Running debug threaded programs with heap profiling triggers an assertion in the RTS. Running them without debugging is a segfault.
QuickHull: vectorised.par.N1 version is 6x slower than the immutable Data.Vector version in absolute terms.
QuickSort: vectorised.seq version doesn't compile due to a blow-up in SpecConstr.
SMVM: Fusion doesn't work. Vectorised program 1000x slower than the C version with small matrix sizes. For 1000x1000 with 10% fill ratio it takes about 1s and allocates 400M memory, while the C program is instantaneous. For larger sizes it dies with OOM.
BarnesHut: Builds but runs very slowly. The immediate problem is that some dictionaries are recursive, their methods don't inlined, so fusion doesn't work. Version with -fllvm takes 30 min to compile, suspect complexity problems in LLVM mangler.
Benchmarks are currently being run with -fasm, and not via the LLVM backend. This will affect comparisons with C, but not with Data.Vector as it uses the same backend.
Flat parallel programs are ones in which parallel computations do not invoke further parallel computations. For Repa, this means that the value of each element in a given array can be computed independently of the others. These should run as fast as equivalent programs using immutable Data.Vector. We'd also hope to get close to the performance of C programs using equivalent algorithms, though this is a harder comparison due to differences in the back-end code generator.
Performs high-pass filtering using 2D and 3D FFTs. These are naive benchmarks used for regression testing only. They divide right down to (rank generalise) two-point vectors and construct the result using copying append. Using an inplace algorithm (like with FFTW) would be significantly faster.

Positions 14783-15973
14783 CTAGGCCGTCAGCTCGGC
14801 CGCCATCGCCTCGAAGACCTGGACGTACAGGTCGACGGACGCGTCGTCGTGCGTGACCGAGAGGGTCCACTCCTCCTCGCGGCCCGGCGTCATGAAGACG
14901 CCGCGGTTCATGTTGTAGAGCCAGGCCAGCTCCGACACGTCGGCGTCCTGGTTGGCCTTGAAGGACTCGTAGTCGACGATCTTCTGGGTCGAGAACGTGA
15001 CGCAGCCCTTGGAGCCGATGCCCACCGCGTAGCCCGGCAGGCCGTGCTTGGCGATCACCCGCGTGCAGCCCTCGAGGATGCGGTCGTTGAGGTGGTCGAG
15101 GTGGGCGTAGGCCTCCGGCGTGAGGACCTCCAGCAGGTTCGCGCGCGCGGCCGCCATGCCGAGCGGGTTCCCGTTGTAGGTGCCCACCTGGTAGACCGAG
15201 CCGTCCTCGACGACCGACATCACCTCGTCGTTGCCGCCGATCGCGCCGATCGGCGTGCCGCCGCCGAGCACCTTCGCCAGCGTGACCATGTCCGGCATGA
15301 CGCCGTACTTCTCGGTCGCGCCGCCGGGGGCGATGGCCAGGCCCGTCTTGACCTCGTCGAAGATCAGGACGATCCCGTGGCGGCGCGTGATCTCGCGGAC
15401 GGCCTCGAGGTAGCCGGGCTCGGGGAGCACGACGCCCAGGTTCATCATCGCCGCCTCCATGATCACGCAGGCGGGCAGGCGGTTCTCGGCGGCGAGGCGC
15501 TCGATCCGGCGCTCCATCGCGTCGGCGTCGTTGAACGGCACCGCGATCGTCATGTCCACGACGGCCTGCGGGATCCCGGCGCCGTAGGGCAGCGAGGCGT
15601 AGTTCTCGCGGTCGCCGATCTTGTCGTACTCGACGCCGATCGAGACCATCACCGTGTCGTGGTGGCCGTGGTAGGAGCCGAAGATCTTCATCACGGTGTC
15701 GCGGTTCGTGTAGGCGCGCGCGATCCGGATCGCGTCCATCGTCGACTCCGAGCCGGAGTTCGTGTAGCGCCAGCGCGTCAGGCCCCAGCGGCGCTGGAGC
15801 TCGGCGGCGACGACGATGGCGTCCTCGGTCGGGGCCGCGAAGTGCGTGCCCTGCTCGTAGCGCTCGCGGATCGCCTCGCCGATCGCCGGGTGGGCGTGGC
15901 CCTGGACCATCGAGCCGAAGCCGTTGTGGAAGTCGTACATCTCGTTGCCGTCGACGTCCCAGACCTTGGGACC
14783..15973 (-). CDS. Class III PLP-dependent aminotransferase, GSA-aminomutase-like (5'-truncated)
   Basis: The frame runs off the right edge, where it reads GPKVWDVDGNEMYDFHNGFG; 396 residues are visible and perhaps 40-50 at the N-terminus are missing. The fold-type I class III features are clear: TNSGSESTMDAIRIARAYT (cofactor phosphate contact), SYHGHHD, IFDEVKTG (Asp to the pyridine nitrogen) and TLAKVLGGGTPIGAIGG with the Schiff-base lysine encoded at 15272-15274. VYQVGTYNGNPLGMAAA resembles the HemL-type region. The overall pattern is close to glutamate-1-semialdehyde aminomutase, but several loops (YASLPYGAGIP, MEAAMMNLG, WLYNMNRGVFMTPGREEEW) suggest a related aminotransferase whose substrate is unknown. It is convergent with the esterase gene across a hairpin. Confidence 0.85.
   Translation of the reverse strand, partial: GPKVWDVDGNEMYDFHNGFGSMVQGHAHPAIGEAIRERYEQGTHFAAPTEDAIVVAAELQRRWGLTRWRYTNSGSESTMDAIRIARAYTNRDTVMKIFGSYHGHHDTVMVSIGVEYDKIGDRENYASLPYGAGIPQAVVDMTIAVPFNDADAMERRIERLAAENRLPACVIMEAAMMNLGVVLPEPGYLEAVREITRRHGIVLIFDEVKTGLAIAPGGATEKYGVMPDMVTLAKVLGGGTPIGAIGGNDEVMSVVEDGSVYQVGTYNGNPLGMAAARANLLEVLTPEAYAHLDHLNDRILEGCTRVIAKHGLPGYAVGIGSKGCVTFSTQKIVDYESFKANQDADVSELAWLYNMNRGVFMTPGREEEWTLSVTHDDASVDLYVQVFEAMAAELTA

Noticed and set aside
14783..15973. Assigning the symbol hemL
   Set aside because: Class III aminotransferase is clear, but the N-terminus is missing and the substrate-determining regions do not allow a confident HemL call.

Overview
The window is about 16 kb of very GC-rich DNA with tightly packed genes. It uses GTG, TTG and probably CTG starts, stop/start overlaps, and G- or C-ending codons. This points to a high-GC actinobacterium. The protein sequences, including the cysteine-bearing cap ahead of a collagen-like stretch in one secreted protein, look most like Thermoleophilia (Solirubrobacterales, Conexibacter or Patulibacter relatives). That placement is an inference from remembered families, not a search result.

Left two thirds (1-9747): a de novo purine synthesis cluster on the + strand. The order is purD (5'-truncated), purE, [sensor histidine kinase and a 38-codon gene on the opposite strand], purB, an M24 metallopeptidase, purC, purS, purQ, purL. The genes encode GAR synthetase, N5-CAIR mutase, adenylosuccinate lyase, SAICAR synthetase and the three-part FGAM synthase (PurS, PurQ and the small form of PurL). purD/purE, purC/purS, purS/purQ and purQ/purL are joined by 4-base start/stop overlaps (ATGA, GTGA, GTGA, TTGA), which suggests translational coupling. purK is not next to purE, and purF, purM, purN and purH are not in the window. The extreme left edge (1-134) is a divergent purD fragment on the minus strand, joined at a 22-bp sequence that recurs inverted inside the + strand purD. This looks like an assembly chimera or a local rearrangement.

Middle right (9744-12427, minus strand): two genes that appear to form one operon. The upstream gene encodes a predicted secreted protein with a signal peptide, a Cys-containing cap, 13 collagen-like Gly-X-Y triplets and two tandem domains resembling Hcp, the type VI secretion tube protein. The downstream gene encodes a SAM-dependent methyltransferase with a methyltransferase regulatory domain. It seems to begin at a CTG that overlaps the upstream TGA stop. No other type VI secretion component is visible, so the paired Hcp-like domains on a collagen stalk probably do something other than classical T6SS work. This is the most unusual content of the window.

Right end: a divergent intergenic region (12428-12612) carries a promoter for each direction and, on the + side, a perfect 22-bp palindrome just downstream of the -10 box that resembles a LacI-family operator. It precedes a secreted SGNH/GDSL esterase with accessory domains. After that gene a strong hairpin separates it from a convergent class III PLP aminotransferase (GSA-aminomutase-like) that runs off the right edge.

ToDo: Runs ok, but need other versions for comparison.
Statically Nested Parallelism
Statically nested parallelism is where the parallelism has a fixed, finite depth. For example mapP f (filterP g xs). Statically nested programs are easier to vectorise than dynamically nested programs. At present, single threaded statically nested programs should run as fast as equivalent Data.Vector programs. Parallel versions should display a good speedup.
The Sieve of Eratosthenes using parallel writes into a sieve structure represented as an array of Bools.
Todo: We currently don't have a proper parallel implementation of this benchmark, as we are missing a parallel version of default backpermute. This needs a parallel update operation, but we currently can't guarantee atomic updates of compound types such as tuples.
Sort a vector of doubles by recursively splitting it and sorting the two halves. This is a naive benchmark used for regression testing only. We divide right down to two-point vectors and construct the result using copying append. A production algorithm would switch to an in-place sort once the size of the vector reaches a few thousand elements. N=100k.
Status: Sequential vectorised version does not compile due to a loop in SpecConstr (#4831).
Given a set of points in the plane, compute the sequence of points that encloses all points in the set. This benchmark is interesting as it is the simplest code that exploits the ability to implement divide-and-conquer algorithms with nested data parallelism. N=1M.